Top 10 Future Weapons Of India You Probably Didn’t Know About

Being a global leader in development and one of the top 5 military powers in the world, India is constantly developing new arms and ammunition and improving on previous versions of its weaponry. With security challenges increasing, both from within and across borders, the country seems poised to continue with its development agenda. In this post, we bring you some of the  weapons that the country is developing right now. Take a look.

1 HAL AMCA && FGFA

HAL AMCA is a super-maneuverable multirole combat aircraft designed for the air superiority, ground attack, bombing, intercepting, Strike and other types of roles. It combines supercruise, stealth, AESA radar, maneuverability, and advanced avionics to overcome and suppress previous generation fighter aircraft along with many ground and maritime defences. It has state of the art systems, flight surfaces and controls, and two internal weapons bays which can each carry four air-to-air missiles. It also comes armed with a 30 mm cannon. The HAL AMCA is expected to have a top speed of Mach 2.5 and be able to operate at an altitude of nearly 60,000 feet.

Sukhoi/HAL FGFA

This Fifth Generation Fighter Aircraft (FGFA) or Perspective Multi-role Fighter is being developed as a joint venture between Russia and India. It is being designed to compete with the F-22 Raptor and the F-35. It will feature a 30 mm cannon to complement its many missiles. The two-man-crew fighter can travel at an altitude up to 65,000 feet while reaching speeds of Mach 2.3.

IAF is looking for Indian built FGFA to have nearly 70-80 % of components which can be sourced from India with Russian imports limited to less than 20-30 % range. IAF reportedly is also asking for better high thrust engines which have better serviceability and also have higher Indian made components.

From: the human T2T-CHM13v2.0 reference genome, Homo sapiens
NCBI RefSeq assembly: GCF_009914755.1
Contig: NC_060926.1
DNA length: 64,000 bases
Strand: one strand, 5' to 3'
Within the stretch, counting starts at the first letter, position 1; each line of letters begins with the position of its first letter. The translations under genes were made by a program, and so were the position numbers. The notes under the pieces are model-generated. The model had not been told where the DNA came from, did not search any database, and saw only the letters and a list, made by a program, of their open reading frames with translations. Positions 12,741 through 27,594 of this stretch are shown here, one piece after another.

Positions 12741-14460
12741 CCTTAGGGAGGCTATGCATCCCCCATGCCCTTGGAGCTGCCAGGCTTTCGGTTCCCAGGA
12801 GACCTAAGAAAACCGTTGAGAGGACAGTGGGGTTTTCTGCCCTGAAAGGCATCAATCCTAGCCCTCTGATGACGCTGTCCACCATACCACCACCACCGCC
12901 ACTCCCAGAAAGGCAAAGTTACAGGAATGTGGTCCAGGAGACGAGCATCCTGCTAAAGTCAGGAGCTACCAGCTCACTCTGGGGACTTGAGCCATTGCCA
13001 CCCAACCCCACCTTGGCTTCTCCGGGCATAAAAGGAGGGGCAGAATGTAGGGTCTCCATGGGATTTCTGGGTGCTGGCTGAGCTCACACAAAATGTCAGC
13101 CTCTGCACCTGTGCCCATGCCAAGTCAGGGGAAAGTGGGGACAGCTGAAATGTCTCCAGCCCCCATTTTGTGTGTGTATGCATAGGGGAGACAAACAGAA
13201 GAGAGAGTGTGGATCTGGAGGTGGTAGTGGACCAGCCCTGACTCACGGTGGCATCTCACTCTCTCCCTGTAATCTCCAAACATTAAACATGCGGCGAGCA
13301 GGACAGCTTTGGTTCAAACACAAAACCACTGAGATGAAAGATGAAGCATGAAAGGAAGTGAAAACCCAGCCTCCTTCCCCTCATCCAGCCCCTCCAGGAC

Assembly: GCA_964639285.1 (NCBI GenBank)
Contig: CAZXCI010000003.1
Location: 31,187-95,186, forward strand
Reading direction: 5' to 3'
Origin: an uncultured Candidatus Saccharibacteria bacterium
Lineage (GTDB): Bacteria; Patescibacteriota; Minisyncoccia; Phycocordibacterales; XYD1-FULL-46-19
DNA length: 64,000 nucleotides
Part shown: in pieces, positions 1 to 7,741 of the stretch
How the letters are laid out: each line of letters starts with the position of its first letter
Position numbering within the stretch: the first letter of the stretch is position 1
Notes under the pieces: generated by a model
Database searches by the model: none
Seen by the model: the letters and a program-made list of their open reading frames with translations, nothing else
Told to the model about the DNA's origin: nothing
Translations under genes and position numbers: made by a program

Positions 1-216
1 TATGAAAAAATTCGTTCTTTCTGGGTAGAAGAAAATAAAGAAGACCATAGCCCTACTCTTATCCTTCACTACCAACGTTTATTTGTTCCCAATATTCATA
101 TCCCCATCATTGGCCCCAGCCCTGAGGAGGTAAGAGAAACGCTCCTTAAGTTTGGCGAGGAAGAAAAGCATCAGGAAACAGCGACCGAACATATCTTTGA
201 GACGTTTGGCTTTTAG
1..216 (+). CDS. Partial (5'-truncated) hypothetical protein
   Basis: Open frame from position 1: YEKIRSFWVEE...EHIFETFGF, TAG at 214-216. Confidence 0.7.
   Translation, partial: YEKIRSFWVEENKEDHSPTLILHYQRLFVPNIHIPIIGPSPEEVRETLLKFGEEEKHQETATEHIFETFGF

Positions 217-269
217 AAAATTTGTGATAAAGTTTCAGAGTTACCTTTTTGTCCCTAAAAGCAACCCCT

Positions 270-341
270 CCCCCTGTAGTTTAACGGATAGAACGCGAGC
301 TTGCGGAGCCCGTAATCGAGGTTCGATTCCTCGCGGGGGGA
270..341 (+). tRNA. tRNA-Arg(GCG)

2 Agni-VI

Agni-VI is an intercontinental ballistic missile under development by the DRDO for the use of the Indian Armed Forces. Agni-VI will be a four-stage intercontinental ballistic missile.  Agni-6 will carry a massive three-tonne warhead, thrice the weight of the one-tonne warhead that Agni missiles have carried so far. This will allow each Agni-6 missile to launch several nuclear warheads -Multiple Independently Targetable Re-entry Warheads (MIRVs) – with each warhead striking a different target. Each warhead – called Maneuverable Reentry Vehicle (MARV) – performs evasive maneuvers while hurtling down towards its target, confusing enemy air defence missiles that are trying to destroy them mid-air. And these maneuverable warheads will give Agni VI an extended range exact figure of which is currently classified. It will be taller than its predecessor Agni V, and is expected to be flight tested by 2017.  Agni-VI missile is likely to carry up to 10 MIRV warheads and will have a strike range of 8,000 km to 12,000 km.